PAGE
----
Big Ten to give expansion an exploratory group hug

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Both Penn State’s Joe Paterno and Wisconsin’s Bret Bielema stumped to varying degrees this offseason for the Big Ten to fully and wholly embrace the idea of expanding to twelve teams.

According to the Chicago Tribune, the two coaches — and any other proponent of expansion — could be closer to seeing conference growth coming to fruition.

Citing an unnamed league official, the Tribune reported that the conference will release a statement today in which they will announce that expansion has moved to the front burner, as the paper puts it.

This past Friday, Wisconsin athletic director Barry Alvarez, another supporter of expansion, hinted that something could be in the offing, saying that Big Ten commissioner Jim Delany “is going to take this year to really be more aggressive about it. I just think everybody feels [expansion] is the direction to go, coaches and administrators.”

And Alvarez, as well as the Tribune, could not have hit the nail on the head any cleaner as the Big Ten administrators did indeed release a statement this afternoon outlining the league’s intentions to explore expanding the league from 11 to 12 teams.

According to the release, commissioner Delany “has been asked to provide recommendations for consideration” by the league’s Council of Presidents/Chancellors (COP/C) “over the next 12 to 18 months.”

The conference office has been asked, the statement read, “to obtain, to the extent possible, information necessary to construct preliminary options and recommendations without engaging in formal discussions with leadership of other institutions.”

The statement added that “[n]o action by the COP/C is expected in the near term.”

A move to twelve teams would allow for the league to be split into two six-team divisions and a championship game to be held at the end of the regular season.  Additionally, it would allow the conference to remain part of the national landscape well after Thanksgiving.  As currently constructed, the conference is a non-entity from, basically, before Turkey Day until the bowls start rolling around.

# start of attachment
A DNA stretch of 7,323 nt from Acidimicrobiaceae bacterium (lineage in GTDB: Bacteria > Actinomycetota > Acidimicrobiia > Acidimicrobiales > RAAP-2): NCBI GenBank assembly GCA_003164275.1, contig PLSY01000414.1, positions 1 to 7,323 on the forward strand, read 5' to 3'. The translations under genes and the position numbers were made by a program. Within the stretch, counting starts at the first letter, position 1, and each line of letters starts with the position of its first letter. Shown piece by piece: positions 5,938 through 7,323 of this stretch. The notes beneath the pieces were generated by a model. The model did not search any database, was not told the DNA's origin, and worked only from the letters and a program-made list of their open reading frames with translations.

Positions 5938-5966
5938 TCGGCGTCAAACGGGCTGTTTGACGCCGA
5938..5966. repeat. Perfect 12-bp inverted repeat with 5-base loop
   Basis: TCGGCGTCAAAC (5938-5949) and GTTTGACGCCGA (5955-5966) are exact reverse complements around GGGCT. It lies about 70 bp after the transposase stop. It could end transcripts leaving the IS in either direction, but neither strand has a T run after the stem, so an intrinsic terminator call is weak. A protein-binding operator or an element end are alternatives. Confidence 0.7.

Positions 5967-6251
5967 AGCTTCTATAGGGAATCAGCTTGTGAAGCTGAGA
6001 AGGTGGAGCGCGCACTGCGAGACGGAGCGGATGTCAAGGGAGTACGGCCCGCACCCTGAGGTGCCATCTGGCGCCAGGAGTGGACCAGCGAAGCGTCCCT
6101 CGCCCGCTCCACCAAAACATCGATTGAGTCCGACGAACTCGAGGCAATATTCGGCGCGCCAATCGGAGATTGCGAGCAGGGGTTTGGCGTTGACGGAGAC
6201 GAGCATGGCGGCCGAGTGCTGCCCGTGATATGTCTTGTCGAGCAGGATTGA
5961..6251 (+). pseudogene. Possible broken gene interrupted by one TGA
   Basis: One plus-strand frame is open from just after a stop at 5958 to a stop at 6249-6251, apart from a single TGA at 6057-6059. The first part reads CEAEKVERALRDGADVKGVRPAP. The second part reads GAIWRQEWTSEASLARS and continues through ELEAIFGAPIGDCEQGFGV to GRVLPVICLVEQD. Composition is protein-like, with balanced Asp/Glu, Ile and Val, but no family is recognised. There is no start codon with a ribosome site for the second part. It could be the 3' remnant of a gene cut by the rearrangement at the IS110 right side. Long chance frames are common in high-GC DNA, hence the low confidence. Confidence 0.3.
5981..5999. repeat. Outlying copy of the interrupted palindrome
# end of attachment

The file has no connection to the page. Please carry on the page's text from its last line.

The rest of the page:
Should the conference ultimately approve an additional team, there are three questions that would need to be answered:

WHO?

If the Big Ten had their druthers, Notre Dame would’ve been a part of the conference years ago.  They are a perfect fit academically and athletically, and would likely be pursued yet again.  And would likely rebuff the league yet again.

Short of the Irish, several schools have been bandied about as possibilities as a twelfth: Cincinnati, Missouri, Rutgers, Syracuse, Pittsburgh, West Virginia and Louisville.

WHERE?

Once a 12th team is decided upon, you would need to split the conference into two divisions and decide which teams go where.  Rivalries such as Ohio State-Michigan, Michigan-Michigan State and the like would need to be preserved, but there could be some annual match-ups that may be forced to the wayside, at least on a yearly basis.

Here’s one way the conference could look, although it would need to be tweaked depending on the location of the additional team:

EastMichiganMichigan St.Ohio St.Penn St.PurdueIndiana

WestIllinoisIowaMinnesotaNorthwesternWisconsin(new team)

Missouri and, maybe, Louisville would make solid additions to the “Western” division, while Cincinnati, Rutgers, Syracuse, Pittsburgh and West Virginia would fit in the “Eastern” division.  Indiana could be the swing team regardless of which school joins.

WHAT?

As in, what would you call the conference?  Well, they have eleven teams and are still called the Big Ten.  Would an additional team really necessitate a name change?

[Writer’s note: This story has been edited and given a new headline to reflect the fact that MSNBC.com requested it for their front page.  I obliged.]

UCF announces largest financial gift in school history for athletics department renovations

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UCF announced the largest financial gift in school history from UCF alum Kenneth Dixon. The donation will help give UCF the support needed to move forward with its athletics facility upgrades, including an athletics village. Among those upgrades will be an expansion to the school’s baseball stadium and basketball facility, as well as a better atmosphere outside the football stadium for fans.